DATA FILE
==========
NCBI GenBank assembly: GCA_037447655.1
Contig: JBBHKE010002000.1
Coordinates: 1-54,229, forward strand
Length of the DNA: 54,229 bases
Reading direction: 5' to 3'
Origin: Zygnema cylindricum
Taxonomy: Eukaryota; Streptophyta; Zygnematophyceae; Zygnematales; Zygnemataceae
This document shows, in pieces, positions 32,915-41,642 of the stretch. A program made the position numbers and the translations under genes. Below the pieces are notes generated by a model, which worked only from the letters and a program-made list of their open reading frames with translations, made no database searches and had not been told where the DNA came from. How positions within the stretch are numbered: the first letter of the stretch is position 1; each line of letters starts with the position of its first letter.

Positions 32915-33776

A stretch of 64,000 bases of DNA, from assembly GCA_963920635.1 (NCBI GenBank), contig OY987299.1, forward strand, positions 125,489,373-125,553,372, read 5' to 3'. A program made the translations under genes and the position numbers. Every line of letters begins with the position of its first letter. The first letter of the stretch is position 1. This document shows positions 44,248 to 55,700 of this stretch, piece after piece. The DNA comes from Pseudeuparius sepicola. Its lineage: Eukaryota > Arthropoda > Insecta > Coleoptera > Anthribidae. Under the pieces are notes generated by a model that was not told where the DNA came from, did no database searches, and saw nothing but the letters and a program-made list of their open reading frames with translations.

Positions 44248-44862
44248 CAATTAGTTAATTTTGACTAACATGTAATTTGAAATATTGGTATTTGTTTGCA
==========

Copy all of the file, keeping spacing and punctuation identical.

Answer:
NCBI GenBank assembly: GCA_037447655.1
Contig: JBBHKE010002000.1
Coordinates: 1-54,229, forward strand
Length of the DNA: 54,229 bases
Reading direction: 5' to 3'
Origin: Zygnema cylindricum
Taxonomy: Eukaryota; Streptophyta; Zygnematophyceae; Zygnematales; Zygnemataceae
This document shows, in pieces, positions 32,915-41,642 of the stretch. A program made the position numbers and the translations under genes. Below the pieces are notes generated by a model, which worked only from the letters and a program-made list of their open reading frames with translations, made no database searches and had not been told where the DNA came from. How positions within the stretch are numbered: the first letter of the stretch is position 1; each line of letters starts with the position of its first letter.

Positions 32915-33776

A stretch of 64,000 bases of DNA, from assembly GCA_963920635.1 (NCBI GenBank), contig OY987299.1, forward strand, positions 125,489,373-125,553,372, read 5' to 3'. A program made the translations under genes and the position numbers. Every line of letters begins with the position of its first letter. The first letter of the stretch is position 1. This document shows positions 44,248 to 55,700 of this stretch, piece after piece. The DNA comes from Pseudeuparius sepicola. Its lineage: Eukaryota > Arthropoda > Insecta > Coleoptera > Anthribidae. Under the pieces are notes generated by a model that was not told where the DNA came from, did no database searches, and saw nothing but the letters and a program-made list of their open reading frames with translations.

Positions 44248-44862
44248 CAATTAGTTAATTTTGACTAACATGTAATTTGAAATATTGGTATTTGTTTGCA